By Anne Wallace Allen/VTDigger
The number of farmers who registered with the state of Vermont to grow hemp rose more than 400 percent from 2017 to 2018, according to the state Agency of Agriculture. The amount of acreage reported to be under cultivation increased 450 percent, with growth spread fairly evenly around the state.
Hemp cultivation has risen rapidly where it is allowed on the trail of the huge market for CBD, or cannabidiol, a product of the hemp plant that is widely believed to have health-giving benefits.
In 2017, 87 Vermonters paid $25 to sign up under the hemp farmer registry authorized by the Vermont Legislature in 2013. So far in 2018, 450 people have registered, said state officials. The 2017 registrations involved cultivation of 550 acres; the 2018 registrations cover more than 3,000 acres, said Stephanie Smith, the Agency of Agriculture’s chief policy enforcement officer.
The 2013 Vermont law on hemp stipulated that the registry was intended to identify “legitimate farmers wishing to grow hemp as fiber, food/forage, and oilseed crop” as opposed to farmers wishing to grow a different variety of the cannabis plant, marijuana.
The law laid out some rules regarding THC, the compound that has psychogenic properties, saying farmers couldn’t grow it, and might be prosecuted if they did. But so far, there’s no mechanism for the agency to check on that part of the program. Some cultivation of marijuana is allowed for non-commercial purposes in Vermont.
Vermont officials and private businesses have rapidly latched onto the economic promise of CBD oil, which is produced from hemp. About a month ago, the new company Northeast Processing started processing hemp at the former bread factory it purchased and renovated in Brattleboro.
The company’s two founders, CEO Carl Christianson and Chief Development Officer Noah Quist, acquired much of their equipment in western states where recreational cannabis and hemp have been available for a few years. The two said their facility will ultimately be capable of processing about 400 pounds of hemp biomass every day.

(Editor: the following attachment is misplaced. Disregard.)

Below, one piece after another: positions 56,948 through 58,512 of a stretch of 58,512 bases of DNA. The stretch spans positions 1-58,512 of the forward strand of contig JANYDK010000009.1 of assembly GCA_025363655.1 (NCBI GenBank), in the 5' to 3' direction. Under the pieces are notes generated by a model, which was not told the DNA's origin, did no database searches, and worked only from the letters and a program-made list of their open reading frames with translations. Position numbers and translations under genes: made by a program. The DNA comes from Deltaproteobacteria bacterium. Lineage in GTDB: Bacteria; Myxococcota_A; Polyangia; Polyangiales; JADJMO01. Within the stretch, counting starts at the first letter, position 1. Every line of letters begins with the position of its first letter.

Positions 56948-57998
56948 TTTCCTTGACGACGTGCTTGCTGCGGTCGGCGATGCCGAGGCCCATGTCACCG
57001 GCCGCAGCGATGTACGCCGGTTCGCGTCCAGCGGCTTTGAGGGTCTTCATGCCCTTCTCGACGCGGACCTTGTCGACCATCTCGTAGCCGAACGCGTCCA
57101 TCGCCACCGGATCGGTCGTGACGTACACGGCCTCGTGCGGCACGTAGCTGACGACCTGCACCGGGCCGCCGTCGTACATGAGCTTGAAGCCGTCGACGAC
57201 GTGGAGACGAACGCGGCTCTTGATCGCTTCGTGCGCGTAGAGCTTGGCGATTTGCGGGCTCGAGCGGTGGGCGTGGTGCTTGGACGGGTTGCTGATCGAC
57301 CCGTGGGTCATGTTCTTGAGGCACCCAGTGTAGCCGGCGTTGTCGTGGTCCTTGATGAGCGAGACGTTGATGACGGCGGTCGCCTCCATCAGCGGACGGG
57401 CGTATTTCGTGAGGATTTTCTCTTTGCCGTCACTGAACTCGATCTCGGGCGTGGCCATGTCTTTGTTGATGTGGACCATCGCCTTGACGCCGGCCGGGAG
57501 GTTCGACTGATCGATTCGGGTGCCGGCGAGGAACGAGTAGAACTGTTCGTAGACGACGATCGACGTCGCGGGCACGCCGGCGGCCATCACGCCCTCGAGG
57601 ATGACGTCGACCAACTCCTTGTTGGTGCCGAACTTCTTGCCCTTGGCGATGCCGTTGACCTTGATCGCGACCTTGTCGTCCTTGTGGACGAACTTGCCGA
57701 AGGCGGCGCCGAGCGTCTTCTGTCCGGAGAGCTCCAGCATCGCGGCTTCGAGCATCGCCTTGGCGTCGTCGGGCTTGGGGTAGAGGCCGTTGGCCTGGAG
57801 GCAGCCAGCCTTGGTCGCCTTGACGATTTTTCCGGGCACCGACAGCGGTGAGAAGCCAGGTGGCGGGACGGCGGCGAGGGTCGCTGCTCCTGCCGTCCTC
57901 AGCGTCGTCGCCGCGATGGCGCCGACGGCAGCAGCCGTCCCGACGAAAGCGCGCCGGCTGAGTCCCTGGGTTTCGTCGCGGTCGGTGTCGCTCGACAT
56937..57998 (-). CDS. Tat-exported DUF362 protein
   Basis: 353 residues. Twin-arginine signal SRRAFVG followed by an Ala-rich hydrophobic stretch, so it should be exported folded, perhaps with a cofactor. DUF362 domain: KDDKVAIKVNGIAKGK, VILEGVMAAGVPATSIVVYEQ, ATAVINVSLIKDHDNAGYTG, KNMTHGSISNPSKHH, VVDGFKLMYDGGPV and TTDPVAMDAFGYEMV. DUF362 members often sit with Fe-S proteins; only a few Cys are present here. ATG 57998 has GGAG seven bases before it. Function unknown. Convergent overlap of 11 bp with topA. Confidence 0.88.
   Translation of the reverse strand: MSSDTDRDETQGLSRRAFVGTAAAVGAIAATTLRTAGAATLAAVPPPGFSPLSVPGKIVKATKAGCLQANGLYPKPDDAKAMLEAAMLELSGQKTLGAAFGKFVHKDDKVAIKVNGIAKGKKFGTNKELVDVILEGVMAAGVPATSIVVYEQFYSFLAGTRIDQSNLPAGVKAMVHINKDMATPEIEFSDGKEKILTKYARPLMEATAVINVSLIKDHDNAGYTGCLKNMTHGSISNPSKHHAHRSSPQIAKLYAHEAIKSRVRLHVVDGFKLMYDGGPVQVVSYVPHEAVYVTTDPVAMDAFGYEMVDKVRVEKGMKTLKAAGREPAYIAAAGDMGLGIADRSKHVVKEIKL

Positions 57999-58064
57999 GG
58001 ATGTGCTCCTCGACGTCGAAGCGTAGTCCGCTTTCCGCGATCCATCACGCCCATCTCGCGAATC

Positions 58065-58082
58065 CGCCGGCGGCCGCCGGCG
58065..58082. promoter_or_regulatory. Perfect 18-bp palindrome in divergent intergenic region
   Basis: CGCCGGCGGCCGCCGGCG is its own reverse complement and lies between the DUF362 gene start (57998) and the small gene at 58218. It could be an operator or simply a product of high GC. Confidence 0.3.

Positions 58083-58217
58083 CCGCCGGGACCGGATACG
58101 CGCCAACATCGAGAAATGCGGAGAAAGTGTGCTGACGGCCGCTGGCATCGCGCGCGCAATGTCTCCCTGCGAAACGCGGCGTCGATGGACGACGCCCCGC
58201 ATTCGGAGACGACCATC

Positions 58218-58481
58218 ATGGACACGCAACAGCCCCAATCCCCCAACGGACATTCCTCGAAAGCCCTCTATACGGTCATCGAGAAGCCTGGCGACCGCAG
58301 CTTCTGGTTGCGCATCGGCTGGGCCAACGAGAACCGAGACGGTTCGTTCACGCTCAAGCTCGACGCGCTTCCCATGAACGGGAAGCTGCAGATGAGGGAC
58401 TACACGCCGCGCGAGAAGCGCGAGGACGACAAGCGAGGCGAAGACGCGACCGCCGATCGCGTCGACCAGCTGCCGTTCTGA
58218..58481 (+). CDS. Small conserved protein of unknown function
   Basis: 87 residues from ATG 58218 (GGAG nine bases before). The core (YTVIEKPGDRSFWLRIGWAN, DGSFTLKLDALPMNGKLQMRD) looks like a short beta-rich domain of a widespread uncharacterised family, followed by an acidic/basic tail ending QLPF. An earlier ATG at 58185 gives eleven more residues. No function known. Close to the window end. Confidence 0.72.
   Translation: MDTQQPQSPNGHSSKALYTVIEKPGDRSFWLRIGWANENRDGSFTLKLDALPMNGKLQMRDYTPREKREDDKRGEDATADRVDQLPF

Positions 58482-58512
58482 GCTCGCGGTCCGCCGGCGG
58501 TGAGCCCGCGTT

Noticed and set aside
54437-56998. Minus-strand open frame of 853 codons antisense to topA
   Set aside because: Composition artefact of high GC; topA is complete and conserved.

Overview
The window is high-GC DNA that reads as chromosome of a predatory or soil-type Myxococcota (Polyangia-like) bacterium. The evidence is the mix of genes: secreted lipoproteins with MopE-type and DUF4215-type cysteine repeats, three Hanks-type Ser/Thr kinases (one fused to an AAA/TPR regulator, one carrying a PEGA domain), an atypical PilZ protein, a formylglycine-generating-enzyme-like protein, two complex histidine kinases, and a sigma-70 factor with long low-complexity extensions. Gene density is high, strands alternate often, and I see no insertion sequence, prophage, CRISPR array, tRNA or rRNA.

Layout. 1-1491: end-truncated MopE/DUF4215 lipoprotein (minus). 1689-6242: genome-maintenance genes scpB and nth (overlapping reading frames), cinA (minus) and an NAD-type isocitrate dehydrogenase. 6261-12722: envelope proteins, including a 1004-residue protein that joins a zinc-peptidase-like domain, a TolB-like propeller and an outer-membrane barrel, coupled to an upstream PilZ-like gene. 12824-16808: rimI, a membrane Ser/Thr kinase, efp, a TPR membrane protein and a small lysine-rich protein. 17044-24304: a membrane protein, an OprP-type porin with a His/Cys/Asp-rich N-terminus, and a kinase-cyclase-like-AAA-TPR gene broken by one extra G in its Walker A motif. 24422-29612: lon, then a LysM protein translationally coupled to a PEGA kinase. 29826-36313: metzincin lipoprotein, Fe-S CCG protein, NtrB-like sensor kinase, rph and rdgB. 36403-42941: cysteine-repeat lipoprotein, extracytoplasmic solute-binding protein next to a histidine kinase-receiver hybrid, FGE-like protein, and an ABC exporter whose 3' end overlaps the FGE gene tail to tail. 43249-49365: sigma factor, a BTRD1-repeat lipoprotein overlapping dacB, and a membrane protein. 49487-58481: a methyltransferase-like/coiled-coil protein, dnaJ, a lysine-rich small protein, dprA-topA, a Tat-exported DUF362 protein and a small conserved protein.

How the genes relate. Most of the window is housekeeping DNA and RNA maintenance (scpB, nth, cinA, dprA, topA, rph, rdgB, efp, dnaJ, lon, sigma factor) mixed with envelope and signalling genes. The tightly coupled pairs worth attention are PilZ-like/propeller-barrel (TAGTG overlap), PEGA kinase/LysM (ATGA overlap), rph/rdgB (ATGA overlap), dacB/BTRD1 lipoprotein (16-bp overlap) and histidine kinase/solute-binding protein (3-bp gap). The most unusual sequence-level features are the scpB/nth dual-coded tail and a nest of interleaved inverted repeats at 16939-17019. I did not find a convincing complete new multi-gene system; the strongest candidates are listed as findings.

For now, the company is working only with Vermont-grown hemp, but Christianson said the pair is starting to talk to farmers in New York and other states.
“We’ve had people reach out to us from all over the U.S. and even Europe, and we had someone reach out to us from Greece for processing and to sell us their biomass,” Christianson said.
A focus on Vermont’s reputation
The 2014 federal farm bill gave states some limited leeway to start industrial hemp production programs. It’s not yet clear how many farmers will choose to grow hemp, or what will happen to prices. The Vermont Agency of Agriculture is getting around that uncertainty with the same approach to competition that it brings to all of the commodities grown in Vermont: by focusing on Vermont’s niche and reputation.
“What we are trying to do here through the agency is make sure we protect the Vermont brand,” said Agriculture Secretary Anson Tebbetts. “We’ve done it with cheese, with maple, and now we’re going to do it with hemp. We’ll make sure they know when they are buying a hemp product from Vermont, there’s quality behind it.”
The agency will soon have a separate registration form available for hemp processors, Smith said. Anyone in possession of hemp is required to register.
Although many business analysts have made statements about the size and the future of the CBD business, that market, too, is much too new for forecasting. Despite the lack of clear data, some banks and credit unions are now making loans to CBD businesses. Christianson and Quist started the business based on what they were seeing in Vermont.
“One article will state it will be $20 billion by 2020, and another $2 billion,” said Quist. “From inside the industry, we’re finding that general business tenets just don’t exist. Pricing is all over the board, depending on who you want to talk to. There are so many people wanting to get themselves in the market. We just kind of block out the noise.”
“We’ve had no shortage of people supplying us biomass, and also no shortage of people approaching us for purchase contracts, even in the infancy of our business,” Christianson said. “We feel that the market is continuing to validate itself. Obviously there’s a risk associated with it, but any metrics we have found that are looking at forecasts of this industry are showing growth.”
Whatever happens on a national or international scale, Tebbetts said he sees hemp as a way for Vermont’s farmers to diversify. According to the agency, the largest grower registered with the state right now is Gregory Markowski, with 274 acres in Florence.
“We’re not going to have this huge industrial commodity in Vermont; the landscape is not going to go that way,” Tebbetts said. “It may happen in Kentucky, in New York, but we’re going to be small farms growing a few acres.”